" Why Didn't You Tell Me?"
Appeals Court, Citing Deposition by Cardinal Roger Mahony, Reinstates Sexual Abuse Lawsuit against Diocese of Fresno

California Catholic Daily
May 27, 2008

A state appeals court has ruled that a lawsuit alleging decades-old abuse by a Central California priest may go forward based on a review of deposition testimony by Cardinal Roger Mahony. A trial court had earlier dismissed the case.

Two brothers, George and Howard Santillan, claim they were molested by Msgr. Anthony Herdegen from 1959-1973 at a parish in Wasco. In 2003, the brothers sued the Fresno diocese under an act of the California legislature permitting the filing of abuse claims otherwise void under the statute of limitations. The brothers claimed the diocese had failed to protect them from abuse. The trial court, however, agreed with the diocese that there was no evidence that the diocese had any knowledge of abuse by Herdegen.

The trial court had heard testimony that Herdegen's elderly housekeeper knew or should have known of the abuse. The woman, Barbara Zielman (also spelled Zeilman by the appeals court), sometimes let the brothers into Herdegen's bedroom. Zielman knew the brothers "were often alone with Herdegen behind his closed bedroom door," said the appeals court decision. The housekeeper "was hired by Herdegen and paid with parish funds, but those funds ultimately belonged to the Diocese," said the 2-1 decision issued last week by the 2nd District Court of Appeal in Los Angeles.

The plaintiffs' mother said that, when she first learned of the abuse in 1987, she confronted Zielman, saying, "Why didn't you tell me? Because I know you knew." Zielman, however, wept but did not respond. The mother, who operated a beauty shop and afterwards continued to do Zielman's hair, testified that "she and Zielman conversed during those sessions, and even though Zielman never said that she recalled what had happened, she did say 'I'm sorry, I'm sorry, I'm sorry.'"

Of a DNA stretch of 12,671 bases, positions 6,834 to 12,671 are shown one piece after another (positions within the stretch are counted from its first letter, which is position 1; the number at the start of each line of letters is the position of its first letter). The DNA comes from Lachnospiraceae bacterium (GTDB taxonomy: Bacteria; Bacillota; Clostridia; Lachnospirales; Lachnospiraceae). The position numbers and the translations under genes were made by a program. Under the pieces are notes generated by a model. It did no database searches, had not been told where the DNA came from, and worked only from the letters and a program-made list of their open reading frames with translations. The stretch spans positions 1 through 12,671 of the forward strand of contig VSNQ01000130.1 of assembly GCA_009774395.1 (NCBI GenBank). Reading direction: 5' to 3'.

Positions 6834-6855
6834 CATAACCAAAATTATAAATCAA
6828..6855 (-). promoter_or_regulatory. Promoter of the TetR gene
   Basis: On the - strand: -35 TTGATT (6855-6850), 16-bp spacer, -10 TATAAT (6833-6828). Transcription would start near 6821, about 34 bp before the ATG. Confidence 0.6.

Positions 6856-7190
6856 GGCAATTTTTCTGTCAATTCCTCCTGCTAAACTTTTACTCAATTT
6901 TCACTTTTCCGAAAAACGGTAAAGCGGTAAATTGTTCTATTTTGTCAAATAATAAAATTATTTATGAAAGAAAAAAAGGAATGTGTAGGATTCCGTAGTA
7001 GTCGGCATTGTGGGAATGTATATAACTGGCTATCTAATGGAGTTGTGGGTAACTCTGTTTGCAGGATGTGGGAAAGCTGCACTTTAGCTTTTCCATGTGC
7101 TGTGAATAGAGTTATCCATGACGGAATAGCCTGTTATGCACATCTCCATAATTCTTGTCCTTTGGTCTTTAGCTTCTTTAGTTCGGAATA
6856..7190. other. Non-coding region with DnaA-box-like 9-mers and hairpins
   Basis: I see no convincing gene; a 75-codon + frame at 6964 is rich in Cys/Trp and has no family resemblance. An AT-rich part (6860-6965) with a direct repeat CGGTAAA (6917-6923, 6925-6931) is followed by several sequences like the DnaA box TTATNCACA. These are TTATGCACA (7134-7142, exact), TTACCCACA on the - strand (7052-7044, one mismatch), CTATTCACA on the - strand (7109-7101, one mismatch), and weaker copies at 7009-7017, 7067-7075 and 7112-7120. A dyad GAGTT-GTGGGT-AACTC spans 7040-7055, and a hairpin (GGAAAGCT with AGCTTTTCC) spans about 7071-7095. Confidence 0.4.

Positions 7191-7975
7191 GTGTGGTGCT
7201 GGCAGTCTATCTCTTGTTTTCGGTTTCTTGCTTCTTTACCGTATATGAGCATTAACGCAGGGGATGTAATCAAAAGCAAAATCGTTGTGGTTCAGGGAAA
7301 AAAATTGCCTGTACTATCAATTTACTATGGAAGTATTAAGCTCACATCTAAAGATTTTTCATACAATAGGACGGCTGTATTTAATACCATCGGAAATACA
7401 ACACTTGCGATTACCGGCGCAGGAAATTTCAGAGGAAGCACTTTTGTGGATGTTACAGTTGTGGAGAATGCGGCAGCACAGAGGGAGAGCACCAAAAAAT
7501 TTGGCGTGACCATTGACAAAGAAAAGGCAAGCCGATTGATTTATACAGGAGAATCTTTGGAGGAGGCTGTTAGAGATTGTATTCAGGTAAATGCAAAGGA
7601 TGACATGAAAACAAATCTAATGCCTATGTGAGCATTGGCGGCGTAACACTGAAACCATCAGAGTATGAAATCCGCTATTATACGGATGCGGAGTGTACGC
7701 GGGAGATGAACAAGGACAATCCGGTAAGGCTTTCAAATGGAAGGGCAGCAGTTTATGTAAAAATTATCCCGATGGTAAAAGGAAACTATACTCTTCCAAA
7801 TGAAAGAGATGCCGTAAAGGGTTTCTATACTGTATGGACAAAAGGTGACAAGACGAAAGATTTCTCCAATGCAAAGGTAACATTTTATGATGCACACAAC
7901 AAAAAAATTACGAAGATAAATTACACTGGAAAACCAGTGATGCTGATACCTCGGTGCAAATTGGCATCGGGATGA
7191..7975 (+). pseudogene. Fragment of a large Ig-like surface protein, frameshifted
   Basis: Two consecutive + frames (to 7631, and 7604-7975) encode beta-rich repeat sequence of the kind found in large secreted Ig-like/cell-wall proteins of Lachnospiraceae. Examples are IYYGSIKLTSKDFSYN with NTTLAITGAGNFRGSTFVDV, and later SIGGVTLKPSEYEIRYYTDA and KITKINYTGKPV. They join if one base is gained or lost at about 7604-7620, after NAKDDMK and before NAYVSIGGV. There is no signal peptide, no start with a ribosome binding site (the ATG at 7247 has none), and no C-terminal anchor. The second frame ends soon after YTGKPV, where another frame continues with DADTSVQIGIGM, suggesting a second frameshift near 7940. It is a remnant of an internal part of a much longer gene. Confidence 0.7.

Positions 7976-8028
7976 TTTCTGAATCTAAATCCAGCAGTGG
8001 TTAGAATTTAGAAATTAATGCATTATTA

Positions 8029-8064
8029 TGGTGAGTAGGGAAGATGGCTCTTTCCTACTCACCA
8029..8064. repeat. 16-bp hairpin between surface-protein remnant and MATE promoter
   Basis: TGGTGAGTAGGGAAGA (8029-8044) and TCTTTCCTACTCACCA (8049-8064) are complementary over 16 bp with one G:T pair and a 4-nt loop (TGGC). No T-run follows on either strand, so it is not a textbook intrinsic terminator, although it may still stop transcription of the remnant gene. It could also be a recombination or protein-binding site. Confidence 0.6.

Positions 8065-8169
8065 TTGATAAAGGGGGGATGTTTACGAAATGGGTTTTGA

In his deposition, Cardinal Mahony (who had served as a high-level administrator in the Fresno diocese from 1962-1980) testified that before 1985 a priest taking a minor to his bedroom and closing the door "could be grounds for suspicion of sexual abuse." Asked if Zielman had known of the abuse, whether he would have expected her "to have made some effort to report to a higher level official?" Mahony replied, "Well, if there was [a] well-founded suspicion of some problem, I would expect she would have told somebody."

Though agreeing that Mahony's testimony was ambiguous, the appellate court ruled that the trial court erred in dismissing the case. One could infer, said the appeals court, that Mahony's expectation that Zielman would report the abuse was based "on his knowledge of the duties of parish employees such as Zielman." One might infer too, said the decision, that the "somebody" to whom she would report would be a "higher level official."

The appeals court said that if Zielman, as an "agent" of the diocese, was obliged to report abuse, then the diocese would be bound "by the agent's knowledge of that information whether or not the agent communicated it to the principal."

In a dissenting opinion, Presiding Justice Candace Cooper wrote, "Mahony's testimony is neither sufficient to support" the inference that Zielman had a duty to report abuse, "nor is it ambiguous enough to create a triable issue of fact."


Any original material on these pages is copyright © 2004. Reproduce freely with attribution.